Getting An Outline - Inkscape

Hello everyone!

I am new here and this is my first post. I am sorry if it is in the wrong area, if so please let me know which to put it in.

Anyway, I am trying to make these tokens for a card game I play. I would like the token to have bold numbers and bold border etched in them. I am trying to figure out how to cut them out and I am having a hell of a time. I saw online that you could go into view/display mode/outline but when I do that I get the black and white image attached. I would just like to the tokens to look like the blue and white photo but I can’t figure out how to cut them. Thank you in advance and I appreciate the comments.
Thank you,


1 Like

If you duplicate the outside shape and just assign it a stroke color, it should cut.

If when you duplicate it, it duplicates the inside shape too, just go into node editing mode, click one of the inside nodes you don’t need, select all, hit delete. You should be left with just the outside. Remove any fill it might add and just assign a stroke color.

If you need more help, let me know.


Thank you so much for the reply and the help. I am close. I modified the original and now for some reason when I save the file on Inkscape and upload into GlowforgeApp the border is not scoring.

Thank you again for your help. Any thoughts on getting the large blue border to score?


So I think you’re getting some language mixed up here. Score versus engrave. Score is a light line it draws around a path, engrave is when it fills in the space.

I think you want the outer border hexagon engraved, yes?

If you upload the file I can show you directly, but I think this is a case of color coding and svg structure. Kind of hard to give you specific instructions without seeing the file though.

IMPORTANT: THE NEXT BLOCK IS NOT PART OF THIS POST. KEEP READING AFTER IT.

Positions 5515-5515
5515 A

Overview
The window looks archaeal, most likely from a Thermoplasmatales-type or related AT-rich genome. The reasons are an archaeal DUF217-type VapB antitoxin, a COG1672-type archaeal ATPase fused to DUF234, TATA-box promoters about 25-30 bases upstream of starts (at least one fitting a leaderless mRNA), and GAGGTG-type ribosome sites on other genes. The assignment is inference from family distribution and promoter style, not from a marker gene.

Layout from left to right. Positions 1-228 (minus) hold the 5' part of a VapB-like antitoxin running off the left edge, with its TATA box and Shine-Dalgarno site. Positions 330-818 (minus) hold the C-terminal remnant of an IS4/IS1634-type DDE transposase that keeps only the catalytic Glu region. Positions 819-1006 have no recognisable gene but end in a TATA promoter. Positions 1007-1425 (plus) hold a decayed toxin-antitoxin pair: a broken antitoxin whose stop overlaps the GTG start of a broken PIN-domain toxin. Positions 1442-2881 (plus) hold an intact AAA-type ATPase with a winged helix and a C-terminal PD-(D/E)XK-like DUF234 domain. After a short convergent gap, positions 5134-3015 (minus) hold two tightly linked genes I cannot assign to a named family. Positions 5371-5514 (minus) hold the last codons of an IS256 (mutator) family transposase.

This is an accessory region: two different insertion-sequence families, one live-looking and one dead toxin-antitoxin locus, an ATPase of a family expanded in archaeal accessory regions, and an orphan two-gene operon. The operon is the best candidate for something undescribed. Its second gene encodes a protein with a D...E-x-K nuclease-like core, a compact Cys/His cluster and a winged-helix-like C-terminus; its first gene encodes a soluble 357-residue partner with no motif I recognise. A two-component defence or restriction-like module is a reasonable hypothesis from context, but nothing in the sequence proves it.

Counters5.0E.pdf (6.5 KB)

Ahhh yes I definitely didn’t know the difference their between score and engrave. I have uploaded the file. I am trying to engrave the bold outer border of the hexagon.


1 Like

So this file is pretty good as is, but I do have a few pointers.

Your numbers have a stroke assigned to them. This isn’t a problem but it does give you an incorrect idea about how the engrave will look, as stroke width isn’t in the engrave. As such, your letters look bolder than they will turn out. Check it out, original with stroke on the left, without stroke on the right:

It’ll turn out more like the right than the left, by design.

Next, orientation. In general it’s more efficient to arrange your engraves to be mostly horizontal. It’s not a huge difference in most cases, and in others it will actually be faster vertically, but as a rule of thumb, lay it down wide instead of tall.

After that, now you worry about double cutting. In places where your hexagons match up, the red lines are on top of each other and will cut those areas twice. For this design that won’t present a significant fire risk or anything, but it will probably make that edge darker and have slightly wider kerf. it’s a minor thing, but best practice is either to separate the pieces by about a mm of space (A) or remove the offending segments (B) and then snap them back together (C)

I prefer (A) in general. It’s less efficient on some levels, but I like to know what I’m doing for sure at a glance and also to ensure that the pieces are all the same.

And lastly, path management. I like to use union to make my paths all combine into one path when they’re a “unit”. So I select the blue hexagon and the +1/+1 shapes in the left one, and do Path->union. now they’re one path. I then select the red hex surround and group them. Now it’s a token group. Repeat for the other two, and now you have three groups, each consisting of two paths, a solid blue filled path, and the red outline. Ready to cut.

Here’s the SVG on a full-bed sized page size:


(Right-click here to download the SVG)


This topic was automatically closed 32 days after the last reply. New replies are no longer allowed.